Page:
If you’ve been following the employment news over the past few months you will know that the jobs market has taken quite a hit this year due to the COVID-19 pandemic. However, as we revealed in the post Jobs outlook for warehouse careers, there is a continuing demand for Warehouse Operatives. Warehouse apprenticeships are a good option for anyone considering starting out or wanting to further their warehouse career.
Would you consider an apprenticeship?
Not everyone thinks of apprenticeships as a way of furthering their education but modern apprenticeships are recognised across a range of industries as a way to gain experience and a qualification. We asked a focus group of 18 to 21 year olds with different career aspirations if they had ever considered doing an apprenticeship in their chosen field. Some said they hadn’t as they preferred to do full-time study and have the college or university experience. Others had looked into doing an apprenticeship as they liked the idea of getting practical experience as well as learning and getting paid.
What do apprenticeships involve?
Apprenticeships are positions within a business where you work alongside the other staff and are provided with on-the-job training as well as some classroom study. The approved study programmes are provided by a recognised Training Provider either in-house or through day release to a college or university and will result in achieving a nationally recognised qualification. Apprenticeships can take anywhere from 12 months to 4 years, depending on the type and level.
You can find out more about apprenticeships and the different levels in our Why do an apprenticeship? blog.
What are the pros of apprenticeships compared to other training or study opportunities?
Different people learn in different ways. For some, like in our focus group, academic study may be preferable. However, other people find they learn better through practical training. This is where apprenticeships can really be of benefit. Not only do you gain hands-on experience, learning from you co-workers and supervisors, but your study time is factored into your work schedule rather than in addition to. For many people the idea that they don’t have to put their career on hold whilst gaining a professional qualification is very appealing as is the fact that you can be getting paid at the same time.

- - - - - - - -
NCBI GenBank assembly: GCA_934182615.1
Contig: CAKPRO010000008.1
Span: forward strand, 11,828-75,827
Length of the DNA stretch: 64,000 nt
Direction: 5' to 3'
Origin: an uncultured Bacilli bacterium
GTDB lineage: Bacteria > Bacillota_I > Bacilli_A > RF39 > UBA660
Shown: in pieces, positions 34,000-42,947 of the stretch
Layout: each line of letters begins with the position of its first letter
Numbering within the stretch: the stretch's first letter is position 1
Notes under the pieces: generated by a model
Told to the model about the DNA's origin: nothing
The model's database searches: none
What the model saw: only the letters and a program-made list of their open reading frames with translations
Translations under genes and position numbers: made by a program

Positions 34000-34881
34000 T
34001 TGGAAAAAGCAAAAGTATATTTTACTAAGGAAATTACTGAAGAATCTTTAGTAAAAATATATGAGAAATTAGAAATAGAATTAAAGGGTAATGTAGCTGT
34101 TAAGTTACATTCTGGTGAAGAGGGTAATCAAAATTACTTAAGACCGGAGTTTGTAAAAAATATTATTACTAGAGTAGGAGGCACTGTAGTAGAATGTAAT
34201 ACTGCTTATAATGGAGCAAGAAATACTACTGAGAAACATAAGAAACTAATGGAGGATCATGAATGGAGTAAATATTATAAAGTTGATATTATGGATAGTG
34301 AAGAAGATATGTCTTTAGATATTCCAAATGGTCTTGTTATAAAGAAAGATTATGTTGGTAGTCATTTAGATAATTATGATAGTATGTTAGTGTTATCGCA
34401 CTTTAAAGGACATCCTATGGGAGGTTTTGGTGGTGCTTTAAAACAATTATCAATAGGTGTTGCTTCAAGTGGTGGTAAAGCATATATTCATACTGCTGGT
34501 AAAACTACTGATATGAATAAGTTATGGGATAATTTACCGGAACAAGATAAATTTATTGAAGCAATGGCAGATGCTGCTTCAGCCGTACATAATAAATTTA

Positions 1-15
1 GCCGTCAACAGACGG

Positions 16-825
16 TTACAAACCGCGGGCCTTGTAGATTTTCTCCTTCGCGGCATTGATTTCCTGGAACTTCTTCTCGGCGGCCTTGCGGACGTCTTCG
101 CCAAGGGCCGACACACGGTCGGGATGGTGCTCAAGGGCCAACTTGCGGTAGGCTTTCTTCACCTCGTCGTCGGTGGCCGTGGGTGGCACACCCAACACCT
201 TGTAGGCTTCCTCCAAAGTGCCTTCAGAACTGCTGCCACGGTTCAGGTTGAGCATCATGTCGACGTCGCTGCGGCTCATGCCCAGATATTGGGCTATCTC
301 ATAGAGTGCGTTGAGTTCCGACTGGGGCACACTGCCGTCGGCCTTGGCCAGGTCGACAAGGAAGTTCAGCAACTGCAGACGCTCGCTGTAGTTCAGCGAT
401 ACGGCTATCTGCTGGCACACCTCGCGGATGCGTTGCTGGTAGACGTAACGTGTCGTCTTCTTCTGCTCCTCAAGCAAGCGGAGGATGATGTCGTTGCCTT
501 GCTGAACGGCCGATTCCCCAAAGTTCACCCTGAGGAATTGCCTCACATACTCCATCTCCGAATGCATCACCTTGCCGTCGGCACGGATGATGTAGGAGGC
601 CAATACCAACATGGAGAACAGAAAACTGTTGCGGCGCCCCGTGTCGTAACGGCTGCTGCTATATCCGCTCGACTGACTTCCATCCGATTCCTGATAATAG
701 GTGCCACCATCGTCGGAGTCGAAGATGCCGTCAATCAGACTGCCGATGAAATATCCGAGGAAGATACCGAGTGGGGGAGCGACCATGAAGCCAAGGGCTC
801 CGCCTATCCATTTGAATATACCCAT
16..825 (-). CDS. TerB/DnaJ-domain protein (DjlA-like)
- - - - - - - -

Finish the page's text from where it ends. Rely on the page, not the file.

How can apprenticeships benefit your future career?
Many apprenticeships can lead to a permanent role within the same company, but the skills you learn, the experience you gain and the qualification you receive can be used wherever your next career step takes you. This was confirmed by the group we consulted; apprenticeships led to good jobs that paid well and they specifically stated that the amount of experience gained would help them in future jobs.
Considering a warehouse apprenticeships whatever level you are currently at will put you in a good position to pursue your career in warehousing and logistics further in the future.
What kind of warehouse apprenticeships can you do?
Many businesses offer either warehouse apprenticeships programmes or logistics apprenticeships programmes. For those starting out in their warehouse career, these can lead to a Level 2 qualification (equivalent to 5 GCSE passes) in Warehouse Operations. For those looking to move on into Team Leader or Team Manager roles, a Level 3 apprenticeship (equivalent to 2 A level passes) or higher would be needed.
Some businesses may even offer apprenticeships up to a Level 6 or 7 qualification (equivalent to a Bachelor’s or Master’s degree). Eligibility for higher level apprenticeships will depend on your current skills, qualifications and experience.
Warehouse apprenticeships will involve some classroom based training which, in larger companies, may sometimes be onsite. Alternatively you may have a day or half-day release to go to a local college or training centre.
Warehouse apprenticeships also include a significant amount of on-the-job training and assessments as well as health and safety training. You can expect to work in several key areas of the warehouse business so that you learn and gain experience in a wide range of processes, learning skills that can be transferred to future Warehouse Operative or Warehouse Management roles. Learn more in our previous post about how warehouse apprenticeships can develop your warehouse career.
How can you find apprenticeships?
The gov.uk website is a really good starting point in your quest to find warehouse apprenticeships. This is a great tool for finding government apprenticeships in the warehouse industry across England, and will help give you an idea of what is available in your area, or further afield if you’re happy to relocate.